I'm sure your company has in place documented systems and procedures to conduct - with due diligence -  assessments, which of your emissions data will have the potential to influence on the market price of carbon (or that the said impact is, for example, negligible).

 

No? But, obviously, you have already verified whether your company exceeded, at the group level, the threshold of 6 million tonnes of carbon dioxide equivalent a year or a rated thermal input of 2,430 MW. Not true? I don't believe it! 

 

If, neglecting the above issues, you're counting on the fact that your company is already publishing inside information under the REMIT Regulation, this misunderstanding may have severe consequences.

 

 

The impact of the new regulatory measure is estimated (assuming the threshold of 6 million tonnes a year) that 70 companies would be captured by the requirement to disclose inside information on the carbon market (approximately 56% being energy producer and the rest other industrial emitters) accounting for 70% of the total verified emissions, and 857 companies would be exempted.

 

intragroup exemption margin fca video

emir intragroup exemption fca

 

Financial counterparties and alternative investment funds (AIFs) which are not clearing members and which have a lower level of activity in OTC derivatives (to be measured against a quantitative threshold) will likely benefit from extended deadlines for mandatory clearing.

 

 

Where an existing contract is subsequently cleared by a CCP, it mustn't be reported under EMIR to the trade repository as a modification of the existing contract, but the original contract should be flagged as terminated and the new contract resulting from clearing should be reported.

 

This is the essence of ESMA's recent draft amendments with respect to EMIR reporting of derivatives subject to clearing.

 

It will be also expressly stipulated by the law that when a contract is concluded in a trading venue and cleared on the day of execution, only its cleared form will be reported.

 

Hedging-emir-review

 

Clearing thresholds' calculations are quite complicated - partially on account of requirement to classify all OTC derivatives transactions as hedging or non-hedging (which fatigue applies even to the smallest counterparties).

 

There is a chance, in the foreseeable future the companies' procedures setting the company's position versus clearing threshold may become simpler, but this novelty unnecessarily would mean less regulatory burden.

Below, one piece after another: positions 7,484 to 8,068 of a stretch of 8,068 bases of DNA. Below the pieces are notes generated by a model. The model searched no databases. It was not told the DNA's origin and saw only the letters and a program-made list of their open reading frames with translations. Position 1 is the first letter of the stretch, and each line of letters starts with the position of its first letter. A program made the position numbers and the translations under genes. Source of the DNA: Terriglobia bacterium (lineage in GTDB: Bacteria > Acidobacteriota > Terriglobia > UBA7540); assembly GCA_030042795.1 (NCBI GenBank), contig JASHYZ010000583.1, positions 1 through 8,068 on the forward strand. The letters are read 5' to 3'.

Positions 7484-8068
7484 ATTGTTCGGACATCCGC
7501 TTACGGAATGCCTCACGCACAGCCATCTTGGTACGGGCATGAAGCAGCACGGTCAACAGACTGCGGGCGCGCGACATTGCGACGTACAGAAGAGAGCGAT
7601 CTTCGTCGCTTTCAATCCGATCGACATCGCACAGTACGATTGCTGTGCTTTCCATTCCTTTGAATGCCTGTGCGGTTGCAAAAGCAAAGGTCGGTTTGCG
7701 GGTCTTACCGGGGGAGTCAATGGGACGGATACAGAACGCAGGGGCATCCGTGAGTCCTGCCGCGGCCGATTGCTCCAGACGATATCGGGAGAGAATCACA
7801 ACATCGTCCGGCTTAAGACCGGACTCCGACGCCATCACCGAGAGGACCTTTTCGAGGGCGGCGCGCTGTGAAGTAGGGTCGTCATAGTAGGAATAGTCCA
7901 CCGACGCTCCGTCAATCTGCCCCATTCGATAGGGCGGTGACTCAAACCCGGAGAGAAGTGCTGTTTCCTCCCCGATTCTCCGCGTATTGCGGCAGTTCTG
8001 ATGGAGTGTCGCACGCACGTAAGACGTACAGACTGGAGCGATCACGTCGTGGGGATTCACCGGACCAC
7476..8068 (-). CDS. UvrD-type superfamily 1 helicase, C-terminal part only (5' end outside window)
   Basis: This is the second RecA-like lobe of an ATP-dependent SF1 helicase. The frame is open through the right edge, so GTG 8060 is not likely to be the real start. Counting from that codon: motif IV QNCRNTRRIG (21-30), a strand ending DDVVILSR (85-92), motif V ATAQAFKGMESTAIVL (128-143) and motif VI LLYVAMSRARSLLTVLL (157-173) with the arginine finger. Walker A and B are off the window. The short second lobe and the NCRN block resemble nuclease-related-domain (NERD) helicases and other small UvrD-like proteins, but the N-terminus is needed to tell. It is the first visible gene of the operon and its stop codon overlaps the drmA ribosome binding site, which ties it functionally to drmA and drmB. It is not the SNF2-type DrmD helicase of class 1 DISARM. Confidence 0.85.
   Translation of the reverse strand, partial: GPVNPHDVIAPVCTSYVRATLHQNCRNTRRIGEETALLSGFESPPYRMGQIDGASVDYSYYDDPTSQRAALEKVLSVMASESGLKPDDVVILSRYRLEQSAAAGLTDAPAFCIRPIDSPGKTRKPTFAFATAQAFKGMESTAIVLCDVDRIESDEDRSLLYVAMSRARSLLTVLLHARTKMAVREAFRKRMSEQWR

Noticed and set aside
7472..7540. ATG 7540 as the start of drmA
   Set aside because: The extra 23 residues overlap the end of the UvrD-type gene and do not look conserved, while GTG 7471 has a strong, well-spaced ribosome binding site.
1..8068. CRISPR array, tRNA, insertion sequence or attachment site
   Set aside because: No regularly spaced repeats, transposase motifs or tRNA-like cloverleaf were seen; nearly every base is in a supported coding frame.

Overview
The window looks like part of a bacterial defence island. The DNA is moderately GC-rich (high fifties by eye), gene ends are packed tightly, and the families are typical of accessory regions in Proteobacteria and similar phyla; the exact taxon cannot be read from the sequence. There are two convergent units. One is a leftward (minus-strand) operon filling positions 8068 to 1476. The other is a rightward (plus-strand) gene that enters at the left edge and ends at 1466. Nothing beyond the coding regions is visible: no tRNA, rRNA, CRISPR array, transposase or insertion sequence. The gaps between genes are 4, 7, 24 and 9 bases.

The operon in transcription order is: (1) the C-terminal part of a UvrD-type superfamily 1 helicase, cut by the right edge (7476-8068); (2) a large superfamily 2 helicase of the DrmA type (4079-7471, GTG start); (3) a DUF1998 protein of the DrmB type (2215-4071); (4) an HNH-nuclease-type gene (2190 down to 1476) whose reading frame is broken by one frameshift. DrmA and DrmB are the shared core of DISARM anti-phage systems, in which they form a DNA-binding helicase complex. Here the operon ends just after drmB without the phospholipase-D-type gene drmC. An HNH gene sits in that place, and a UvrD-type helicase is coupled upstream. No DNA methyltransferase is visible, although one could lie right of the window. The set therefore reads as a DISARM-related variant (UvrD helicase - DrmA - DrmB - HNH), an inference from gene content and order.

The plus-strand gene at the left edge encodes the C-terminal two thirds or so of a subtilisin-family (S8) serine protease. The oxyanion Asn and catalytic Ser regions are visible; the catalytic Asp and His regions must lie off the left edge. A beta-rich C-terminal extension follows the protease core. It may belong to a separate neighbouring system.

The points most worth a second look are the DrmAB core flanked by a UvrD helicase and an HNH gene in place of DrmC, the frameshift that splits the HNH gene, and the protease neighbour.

Financial counterparties may find it difficult to establish whether they qualify as such under EMIR. Maybe the uniform European Register of Financial Counterparties would help somewhat.

 

Read more...

 

 

Why do firms choose omnibus client accounts ignoring better protections offered by the individual form of segregation?

 

Read more...

 

Expiring EMIR exemption will make as from 15 March 2016 CCP collateral more costly for non-financial counterparties.

 

 

The implementation of the central clearing obligation is expected to decrease the total gross notional outstanding for non-centrally cleared derivative activities (which is estimated about EUR 146 trillion) to about EUR 74.9 trillion (or by 49%).

 

It means 51% of these transactions will be cleared centrally and - after the implementation of the margin requirements - about 49% of the OTC derivatives market will be captured by the EMIR collateral requirement.

 

 

1 November 2015 marks the end of the period where trade repositories verified the completeness and accuracy of EMIR trade reports submitted by market participants using relatively less elaborate checks.

 

The first level validation, which is already in place since 1 December 2014, consisted in determining by trade repositories, which fields are mandatory in all circumstances and under what conditions fields can be left blank or include the Not Available (NA) value.

 

In turn, the second level validation, which will be mandatory as from the end of October 2015, will refer to the verification that the values reported in the fields comply in terms of content and format with the rules set out in the technical standards.